CNC’s Otto Fricke looks at the German govt’s new willingness to talk about the UK financial passport

 

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With the German government now getting increasingly active in the debate about where British banks and financial institutions should be domiciled after Brexit, Otto Fricke, Berlin based partner for CNC, and German MP for 11 years, gives his analysis…

What did you expect? For the German Finance ministry to stay silent and wait for the UK government to make a decision? This is not how German “Gründlichkeit” (efficiency, thoroughness) works. Reverberating through the corridors of the Federal Finance Ministry in Wilhelmstrasse, Berlin right now is a sense that Germany has to be prepared if post-Brexit Britain fails to secure passporting for financial services. German Deputy Finance Minister Michael Meister is a calm and level headed politician.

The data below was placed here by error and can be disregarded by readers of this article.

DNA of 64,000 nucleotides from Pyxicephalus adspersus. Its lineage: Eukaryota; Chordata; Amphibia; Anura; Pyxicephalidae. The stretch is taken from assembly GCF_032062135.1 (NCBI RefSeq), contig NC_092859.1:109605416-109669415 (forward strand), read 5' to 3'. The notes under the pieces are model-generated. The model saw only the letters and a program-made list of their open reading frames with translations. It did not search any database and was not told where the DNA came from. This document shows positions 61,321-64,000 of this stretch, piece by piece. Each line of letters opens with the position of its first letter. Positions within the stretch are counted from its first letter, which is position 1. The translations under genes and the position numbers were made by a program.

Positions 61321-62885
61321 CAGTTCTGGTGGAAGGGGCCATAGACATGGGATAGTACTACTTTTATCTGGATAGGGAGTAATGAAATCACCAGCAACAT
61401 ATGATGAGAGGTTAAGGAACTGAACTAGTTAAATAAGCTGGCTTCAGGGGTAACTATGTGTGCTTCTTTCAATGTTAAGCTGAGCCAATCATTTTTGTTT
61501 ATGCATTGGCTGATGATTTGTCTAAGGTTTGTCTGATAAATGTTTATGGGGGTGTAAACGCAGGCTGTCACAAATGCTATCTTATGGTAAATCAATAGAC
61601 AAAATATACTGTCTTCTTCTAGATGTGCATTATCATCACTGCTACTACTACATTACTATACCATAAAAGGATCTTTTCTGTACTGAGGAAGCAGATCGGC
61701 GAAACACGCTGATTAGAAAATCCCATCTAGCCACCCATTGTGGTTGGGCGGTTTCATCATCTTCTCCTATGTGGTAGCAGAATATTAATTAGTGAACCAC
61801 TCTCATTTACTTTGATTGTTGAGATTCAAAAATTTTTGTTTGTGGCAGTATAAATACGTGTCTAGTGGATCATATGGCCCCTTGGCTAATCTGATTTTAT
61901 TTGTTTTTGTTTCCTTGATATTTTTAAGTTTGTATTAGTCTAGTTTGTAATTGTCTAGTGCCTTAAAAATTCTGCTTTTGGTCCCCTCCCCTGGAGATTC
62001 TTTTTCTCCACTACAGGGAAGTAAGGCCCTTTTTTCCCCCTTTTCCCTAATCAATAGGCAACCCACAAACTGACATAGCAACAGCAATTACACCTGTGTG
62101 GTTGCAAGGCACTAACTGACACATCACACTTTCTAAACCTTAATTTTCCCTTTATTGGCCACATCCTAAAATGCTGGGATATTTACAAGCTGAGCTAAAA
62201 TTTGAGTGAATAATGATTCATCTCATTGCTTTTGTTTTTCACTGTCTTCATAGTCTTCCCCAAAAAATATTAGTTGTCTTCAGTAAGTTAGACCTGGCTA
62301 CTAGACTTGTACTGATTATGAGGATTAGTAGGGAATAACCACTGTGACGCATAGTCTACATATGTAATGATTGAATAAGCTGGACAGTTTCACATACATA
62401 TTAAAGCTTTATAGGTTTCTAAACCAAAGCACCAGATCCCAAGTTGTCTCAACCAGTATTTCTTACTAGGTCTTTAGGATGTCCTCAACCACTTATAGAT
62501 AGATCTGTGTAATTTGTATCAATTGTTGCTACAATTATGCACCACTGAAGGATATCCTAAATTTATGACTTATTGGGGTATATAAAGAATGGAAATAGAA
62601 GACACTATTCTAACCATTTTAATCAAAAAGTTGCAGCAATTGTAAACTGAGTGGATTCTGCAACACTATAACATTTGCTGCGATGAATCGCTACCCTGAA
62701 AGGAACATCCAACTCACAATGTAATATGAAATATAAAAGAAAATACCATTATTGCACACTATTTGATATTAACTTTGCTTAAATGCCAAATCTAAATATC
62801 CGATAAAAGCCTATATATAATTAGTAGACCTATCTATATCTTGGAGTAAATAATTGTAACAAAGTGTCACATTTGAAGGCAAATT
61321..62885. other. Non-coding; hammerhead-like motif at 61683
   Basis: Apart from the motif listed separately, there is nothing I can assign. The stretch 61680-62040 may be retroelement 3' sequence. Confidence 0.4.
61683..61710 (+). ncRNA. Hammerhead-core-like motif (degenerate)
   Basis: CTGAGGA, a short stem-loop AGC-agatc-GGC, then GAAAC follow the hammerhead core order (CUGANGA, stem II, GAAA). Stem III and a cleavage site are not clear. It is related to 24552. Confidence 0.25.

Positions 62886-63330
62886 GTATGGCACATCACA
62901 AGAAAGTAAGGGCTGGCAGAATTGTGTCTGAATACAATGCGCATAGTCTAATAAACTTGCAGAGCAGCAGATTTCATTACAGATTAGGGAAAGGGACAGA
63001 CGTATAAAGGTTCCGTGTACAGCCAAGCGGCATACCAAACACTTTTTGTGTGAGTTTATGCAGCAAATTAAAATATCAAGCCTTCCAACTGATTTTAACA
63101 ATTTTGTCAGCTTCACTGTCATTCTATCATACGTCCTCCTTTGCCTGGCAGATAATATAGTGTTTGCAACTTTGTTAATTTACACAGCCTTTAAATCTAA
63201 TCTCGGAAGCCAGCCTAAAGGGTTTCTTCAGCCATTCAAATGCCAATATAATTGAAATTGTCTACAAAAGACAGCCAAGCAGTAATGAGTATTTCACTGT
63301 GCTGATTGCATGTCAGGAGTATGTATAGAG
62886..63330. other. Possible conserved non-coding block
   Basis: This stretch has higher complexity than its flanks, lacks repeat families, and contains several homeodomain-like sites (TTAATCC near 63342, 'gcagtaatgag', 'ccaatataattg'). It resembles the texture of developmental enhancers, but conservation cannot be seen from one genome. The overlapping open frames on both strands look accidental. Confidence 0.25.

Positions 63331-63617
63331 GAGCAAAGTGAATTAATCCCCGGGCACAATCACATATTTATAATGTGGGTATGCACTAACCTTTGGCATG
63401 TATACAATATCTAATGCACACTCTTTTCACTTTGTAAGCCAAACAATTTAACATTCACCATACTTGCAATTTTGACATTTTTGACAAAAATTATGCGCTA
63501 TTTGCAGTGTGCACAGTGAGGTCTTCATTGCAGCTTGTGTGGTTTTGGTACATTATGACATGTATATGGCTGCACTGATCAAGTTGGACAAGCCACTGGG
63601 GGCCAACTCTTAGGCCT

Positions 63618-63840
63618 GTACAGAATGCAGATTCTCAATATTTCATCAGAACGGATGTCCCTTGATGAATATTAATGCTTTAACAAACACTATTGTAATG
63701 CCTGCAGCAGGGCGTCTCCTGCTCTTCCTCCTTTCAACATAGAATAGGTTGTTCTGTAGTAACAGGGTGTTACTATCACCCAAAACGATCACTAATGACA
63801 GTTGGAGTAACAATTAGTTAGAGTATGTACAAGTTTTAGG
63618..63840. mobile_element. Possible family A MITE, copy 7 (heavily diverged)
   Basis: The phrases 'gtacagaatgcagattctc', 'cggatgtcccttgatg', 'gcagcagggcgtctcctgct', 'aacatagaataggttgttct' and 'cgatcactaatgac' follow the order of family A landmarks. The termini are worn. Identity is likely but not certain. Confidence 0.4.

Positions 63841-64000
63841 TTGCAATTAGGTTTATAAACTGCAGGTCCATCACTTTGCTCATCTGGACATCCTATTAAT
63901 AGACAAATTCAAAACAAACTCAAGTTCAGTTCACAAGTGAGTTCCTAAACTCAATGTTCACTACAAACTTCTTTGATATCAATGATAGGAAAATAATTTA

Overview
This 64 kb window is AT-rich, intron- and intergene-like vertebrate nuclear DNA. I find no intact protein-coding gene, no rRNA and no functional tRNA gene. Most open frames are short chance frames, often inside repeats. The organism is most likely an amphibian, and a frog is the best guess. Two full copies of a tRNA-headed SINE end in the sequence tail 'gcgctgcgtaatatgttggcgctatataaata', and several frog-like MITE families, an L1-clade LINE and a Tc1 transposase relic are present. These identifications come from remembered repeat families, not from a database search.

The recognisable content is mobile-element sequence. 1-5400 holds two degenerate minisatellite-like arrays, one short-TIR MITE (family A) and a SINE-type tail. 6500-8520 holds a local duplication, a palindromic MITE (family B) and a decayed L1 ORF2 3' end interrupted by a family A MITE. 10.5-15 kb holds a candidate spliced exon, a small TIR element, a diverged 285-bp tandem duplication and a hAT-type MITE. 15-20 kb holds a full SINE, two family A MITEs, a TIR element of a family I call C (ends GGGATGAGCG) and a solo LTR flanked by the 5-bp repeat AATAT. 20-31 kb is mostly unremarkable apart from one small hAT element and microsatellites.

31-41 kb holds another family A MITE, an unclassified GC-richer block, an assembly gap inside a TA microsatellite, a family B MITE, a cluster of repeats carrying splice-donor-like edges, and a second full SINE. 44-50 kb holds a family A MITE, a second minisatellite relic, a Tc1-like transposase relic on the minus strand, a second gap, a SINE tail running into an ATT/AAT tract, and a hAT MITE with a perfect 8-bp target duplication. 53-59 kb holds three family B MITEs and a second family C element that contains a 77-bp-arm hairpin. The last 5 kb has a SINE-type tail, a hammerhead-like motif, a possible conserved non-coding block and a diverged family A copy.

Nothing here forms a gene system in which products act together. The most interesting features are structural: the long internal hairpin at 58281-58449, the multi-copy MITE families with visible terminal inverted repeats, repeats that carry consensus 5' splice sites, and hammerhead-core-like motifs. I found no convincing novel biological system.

What is Germany really driving at here? Well, at first sight it looks like its government is taking a unique opportunity to boost the chance for Frankfurt to take a bigger slice of the post Brexit cake. And they wouldn’t be the only government or city trying to do that. But that would be a short sighted interpretation. The reality is probably different, and actually a lot simpler.

Supervision is the key word. Germany is a country where control and supervision are more important than in any other European country. During the Banking- and Euro Crisis German politicians and civil servants were heavily criticised for not having had the right supervision in place in the years leading up to the crisis. In a recent interview, the German Deputy Finance minister said that any supervisor “must be able to enforce the rules, and it can only do so on its sovereign territory.”

Reading between these lines you could probably find the path towards a solution. Were the U.K. and the EU able to “bridge the channel” (both literally and metaphorically) between enforcing the rules and respecting sovereign territory. So, what are the rules, and what does sovereign territory mean in this context? That is for politics, and its twin brother compromise, to decide.

Otto Fricke

Otto Fricke

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